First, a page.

Some people don’t want to attempt to cook Greek food because a few of the dishes are pretty complex. Well, this isn’t one of them. The worst thing about making these tasty pastries is that they take a little time. I’d say start to finish in about an hour.
The name Tiropita (pronounced tee-RO-pee-ta) translates literally to “cheese pie”. This recipe is actually for what I affectionately call Tiropitaki. You see, adding “aki” on the end of a Greek word means “little” so these are actually small cheese pies.
As a side note, my little cousin Sonia likes to call ME cousinaki – despite the fact that I’m at least a foot taller and almost double her weight…
Tiropitas, and the closely related Spanakopita (spinach pie), are sold on almost every street corner in Greece. These are basically the Egg McMuffin of Greece.
To make them, you’re going to need the following:
- 1 pound of crumbled Feta cheese
- 3 eggs
- 1 tablespoon of olive oil
- 1 tablespoon of parsley
You’ll also need a one pound package of Phyllo Dough, which you can find in your grocer’s freezer section. It’s going to need to sit in the fridge at least 12-24 hours in order to come up to working temperature.
Finally 1/2 pound melted butter which will be brushed all over these little babies as you’re putting them together.
Here is a short list of things to do before putting the pastries together. You need to do this because the Phyllo dough will dry out and ruin fairly quickly. So once you are ready to begin you’re racing against the clock.
- Put a couple of sheets of wax paper or plastic wrap down on the counter so you’ve got a large area to work on.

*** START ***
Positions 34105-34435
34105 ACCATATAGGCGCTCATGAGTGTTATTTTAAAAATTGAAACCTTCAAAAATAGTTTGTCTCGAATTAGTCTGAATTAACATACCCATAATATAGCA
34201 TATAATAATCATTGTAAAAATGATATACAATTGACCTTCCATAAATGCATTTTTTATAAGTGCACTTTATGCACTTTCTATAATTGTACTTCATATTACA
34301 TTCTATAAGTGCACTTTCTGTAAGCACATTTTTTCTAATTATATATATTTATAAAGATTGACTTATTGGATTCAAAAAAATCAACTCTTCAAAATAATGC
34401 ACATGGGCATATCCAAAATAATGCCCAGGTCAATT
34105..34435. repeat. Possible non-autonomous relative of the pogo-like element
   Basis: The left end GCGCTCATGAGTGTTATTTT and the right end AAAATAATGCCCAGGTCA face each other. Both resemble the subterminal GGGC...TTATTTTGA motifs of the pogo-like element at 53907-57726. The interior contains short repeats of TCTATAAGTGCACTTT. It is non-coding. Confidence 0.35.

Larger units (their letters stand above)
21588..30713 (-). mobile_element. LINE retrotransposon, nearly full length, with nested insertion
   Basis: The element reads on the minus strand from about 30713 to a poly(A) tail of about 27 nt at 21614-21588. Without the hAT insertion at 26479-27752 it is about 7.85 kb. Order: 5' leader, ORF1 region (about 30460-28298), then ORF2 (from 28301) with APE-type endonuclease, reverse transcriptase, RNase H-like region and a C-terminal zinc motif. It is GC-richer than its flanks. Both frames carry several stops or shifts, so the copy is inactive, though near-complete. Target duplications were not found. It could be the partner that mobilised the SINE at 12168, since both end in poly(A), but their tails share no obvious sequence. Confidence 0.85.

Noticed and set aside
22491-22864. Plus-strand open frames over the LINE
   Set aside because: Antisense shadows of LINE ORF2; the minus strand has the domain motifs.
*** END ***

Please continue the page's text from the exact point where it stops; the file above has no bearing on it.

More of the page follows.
- Melt two 1/4 lb. sticks of butter in the microwave – but keep an eye on it and stop it right when the butter is melted. We don’t want it hot, just melted.
- Open your Phyllo dough, spread it all out flat, then cut the entire stack in half so that you’ve got two stacks each about the size of a piece of paper. Stack them and cover with a couple of damp paper towels. And I mean barely damp… wet will ruin your Phyllo.
Making the filling is the easiest part. In a mixing bowl put in three well beaten eggs then add 1 tablespoon of olive oil and 1 tablespoon of parsley. Crumble in the pound of feta making sure that the crumbles are as small as you can get them. The smaller the better and it will affect the quality of the finished product so don’t rush! Finally, mix thoroughly.
Take two sheets of dough and lay them on your work surface. Lightly brush them with butter and then place one large spoonful of filling vertically in the center and about 1 inch from the top edge of the Phyllo.
Fold both sides of the Phyllo in thirds over the filling and then brush on some more butter all along the pastry.
Finally, starting at the end nearest the filling, fold the tiropita end over end until it is completely rolled up. Make sure and keep the folds fairly tight. As the pastry cooks it the layers will fluff up by themselves, so don’t leave a lot of slack in there.
As you complete each one, place them on a baking sheet which has been lightly pre-oiled. I like to use PAM baking spray with olive oil, but you could also use a stick of butter or just put some olive oil on a paper towel and wipe it down.
Bake the tiropitas in a pre-heated oven for 15-25 minutes at 400 degrees. You’ll have to keep an eye on them pretty closely as cook times vary. You are looking for the pastries to turn a light golden brown. They are excellent when served warm.